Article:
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How skinny is that latte? Starbucks rolls out calorie counts nationwide

Gabriel Spitzer

Starbucks will begin posting calorie countson its menu boards and bakery cases nationwide next week—something it’s already required to do in King County.

If you’re craving a big White Hot Chocolate with fixings and a pumpkin scone, one look at the new menu board just might tempt to hit a burger joint instead. A Big Mac and large frieshave fewer calories than that Starbucks fare, which packs a 1,120-calorie punch.

Of course there are plenty of lighter options to choose from: make it a Grande White Hot Chocolate with no whip and it drops from 640 calories to 360. Health authorities hope the calorie postings will show people how to customize their purchases and find other ways to cut down their intake.

Starbucks spokeswoman Lisa Passé said it’s another step in helping people make informed choices.

“Conversations are happening with baristas and customers about those choices. From 'Five calories in my iced tea if I don’t have it sweetened?' to 'How do I lighten up my Frappucino?'” Passé said.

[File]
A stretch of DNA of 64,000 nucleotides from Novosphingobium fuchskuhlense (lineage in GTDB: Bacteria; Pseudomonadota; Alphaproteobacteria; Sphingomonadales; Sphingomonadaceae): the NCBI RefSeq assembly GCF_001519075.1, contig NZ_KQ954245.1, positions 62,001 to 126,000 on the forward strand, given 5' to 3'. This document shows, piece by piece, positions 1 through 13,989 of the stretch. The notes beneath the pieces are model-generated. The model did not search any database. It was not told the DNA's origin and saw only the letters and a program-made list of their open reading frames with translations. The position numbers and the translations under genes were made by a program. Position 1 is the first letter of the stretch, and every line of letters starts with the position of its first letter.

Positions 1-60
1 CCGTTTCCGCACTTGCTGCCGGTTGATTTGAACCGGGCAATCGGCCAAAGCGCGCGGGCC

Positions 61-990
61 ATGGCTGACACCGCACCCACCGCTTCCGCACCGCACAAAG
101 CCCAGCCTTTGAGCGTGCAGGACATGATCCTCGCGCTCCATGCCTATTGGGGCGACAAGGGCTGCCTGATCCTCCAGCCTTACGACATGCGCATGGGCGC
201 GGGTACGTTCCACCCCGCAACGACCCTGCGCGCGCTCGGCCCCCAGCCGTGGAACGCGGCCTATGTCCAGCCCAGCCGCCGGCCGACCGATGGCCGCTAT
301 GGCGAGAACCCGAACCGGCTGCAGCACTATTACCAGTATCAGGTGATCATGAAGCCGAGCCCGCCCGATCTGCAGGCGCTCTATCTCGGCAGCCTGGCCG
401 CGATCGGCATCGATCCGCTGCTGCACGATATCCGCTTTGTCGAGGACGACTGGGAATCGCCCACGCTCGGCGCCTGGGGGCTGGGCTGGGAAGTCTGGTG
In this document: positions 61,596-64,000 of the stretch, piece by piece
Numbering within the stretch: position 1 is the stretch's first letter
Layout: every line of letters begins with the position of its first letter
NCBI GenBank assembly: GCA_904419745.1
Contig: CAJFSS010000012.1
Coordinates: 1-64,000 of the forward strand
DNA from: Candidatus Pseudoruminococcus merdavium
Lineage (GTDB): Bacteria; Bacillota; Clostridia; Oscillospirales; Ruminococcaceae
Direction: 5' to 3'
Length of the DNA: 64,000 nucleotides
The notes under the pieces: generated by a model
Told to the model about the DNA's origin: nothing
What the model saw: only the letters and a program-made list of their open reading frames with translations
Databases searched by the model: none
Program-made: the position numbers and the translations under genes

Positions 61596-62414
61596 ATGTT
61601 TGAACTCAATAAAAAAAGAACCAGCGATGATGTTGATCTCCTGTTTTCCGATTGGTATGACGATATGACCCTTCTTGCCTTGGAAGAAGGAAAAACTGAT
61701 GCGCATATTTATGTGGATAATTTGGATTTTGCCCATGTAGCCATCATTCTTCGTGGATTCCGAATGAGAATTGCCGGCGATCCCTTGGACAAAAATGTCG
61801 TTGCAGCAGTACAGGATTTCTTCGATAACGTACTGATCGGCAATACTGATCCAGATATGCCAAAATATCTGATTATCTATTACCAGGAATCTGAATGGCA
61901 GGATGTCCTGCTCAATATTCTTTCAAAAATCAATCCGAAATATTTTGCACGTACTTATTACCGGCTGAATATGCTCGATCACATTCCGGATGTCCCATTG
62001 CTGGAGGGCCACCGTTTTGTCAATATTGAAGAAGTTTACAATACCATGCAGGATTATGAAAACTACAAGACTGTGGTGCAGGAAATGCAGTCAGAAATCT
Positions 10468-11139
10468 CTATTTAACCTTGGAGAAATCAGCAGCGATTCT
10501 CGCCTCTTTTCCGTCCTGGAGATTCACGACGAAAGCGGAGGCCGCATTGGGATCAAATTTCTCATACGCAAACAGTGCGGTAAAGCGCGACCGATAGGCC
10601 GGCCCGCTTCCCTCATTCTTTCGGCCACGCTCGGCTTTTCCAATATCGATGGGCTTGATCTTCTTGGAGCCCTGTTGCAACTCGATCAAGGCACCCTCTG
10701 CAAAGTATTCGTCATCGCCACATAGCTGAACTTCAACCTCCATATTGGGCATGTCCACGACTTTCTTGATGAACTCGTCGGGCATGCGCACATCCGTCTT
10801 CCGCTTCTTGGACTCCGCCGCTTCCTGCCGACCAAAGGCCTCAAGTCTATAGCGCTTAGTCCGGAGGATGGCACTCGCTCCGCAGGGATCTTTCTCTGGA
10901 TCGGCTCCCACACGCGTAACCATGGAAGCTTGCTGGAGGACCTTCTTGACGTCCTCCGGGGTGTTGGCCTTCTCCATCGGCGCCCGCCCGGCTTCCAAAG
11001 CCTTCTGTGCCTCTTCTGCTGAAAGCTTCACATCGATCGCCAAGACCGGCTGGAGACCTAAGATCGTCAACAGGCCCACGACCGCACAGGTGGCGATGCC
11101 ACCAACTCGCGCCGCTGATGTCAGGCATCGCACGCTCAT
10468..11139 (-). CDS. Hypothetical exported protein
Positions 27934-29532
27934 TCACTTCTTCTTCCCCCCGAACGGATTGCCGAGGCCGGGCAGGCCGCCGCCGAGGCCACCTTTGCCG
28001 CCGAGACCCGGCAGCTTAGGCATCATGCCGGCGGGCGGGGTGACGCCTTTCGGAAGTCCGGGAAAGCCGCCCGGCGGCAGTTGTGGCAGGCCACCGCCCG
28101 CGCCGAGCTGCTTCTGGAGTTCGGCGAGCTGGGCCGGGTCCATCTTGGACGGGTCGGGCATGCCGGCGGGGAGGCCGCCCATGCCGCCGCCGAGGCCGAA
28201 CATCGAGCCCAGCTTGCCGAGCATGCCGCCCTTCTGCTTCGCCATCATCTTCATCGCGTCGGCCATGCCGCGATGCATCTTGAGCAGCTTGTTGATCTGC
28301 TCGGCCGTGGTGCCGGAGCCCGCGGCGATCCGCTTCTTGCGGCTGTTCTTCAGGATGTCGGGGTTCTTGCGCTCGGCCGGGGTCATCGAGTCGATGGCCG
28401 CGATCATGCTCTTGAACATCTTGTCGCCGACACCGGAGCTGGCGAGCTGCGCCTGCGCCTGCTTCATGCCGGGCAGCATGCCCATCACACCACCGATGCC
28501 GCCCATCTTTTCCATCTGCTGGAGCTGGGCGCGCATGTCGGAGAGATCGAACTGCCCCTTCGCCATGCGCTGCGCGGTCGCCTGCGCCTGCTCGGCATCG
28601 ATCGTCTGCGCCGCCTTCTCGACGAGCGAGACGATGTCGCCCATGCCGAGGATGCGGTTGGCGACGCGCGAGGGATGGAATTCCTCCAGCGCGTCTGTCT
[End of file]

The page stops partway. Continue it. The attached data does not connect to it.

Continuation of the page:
Starbucks and other chains in King County already post calorie counts, and the Affordable Care Act will soon mandate calorie labeling across the country.

Uncertain benefits

It’s unclear how much public health benefit these move deliver. Some studies in King County show little effect on consumers’ behavior, though customers at coffee and taco chains were more impacted by the labeling than at other restaurants.

A 2010 Stanford University studylooked specifically at Starbucks locations in New York where calorie displays have been required for years, compared with nearby cities. It found customers did make lower-calorie food choices when calorie counts were posted, though they did not change their drink habits.

Perhaps most important for Starbucks, the study found calorie labeling also did not affect the company’s profits. In fact, displaying calorie counts actually increased revenues for one subset of Starbucks locations: those located near a Dunkin Donuts.

Gabriel Spitzer is a former KNKX reporter, producer and host who covered science and health and worked on the show Sound Effect.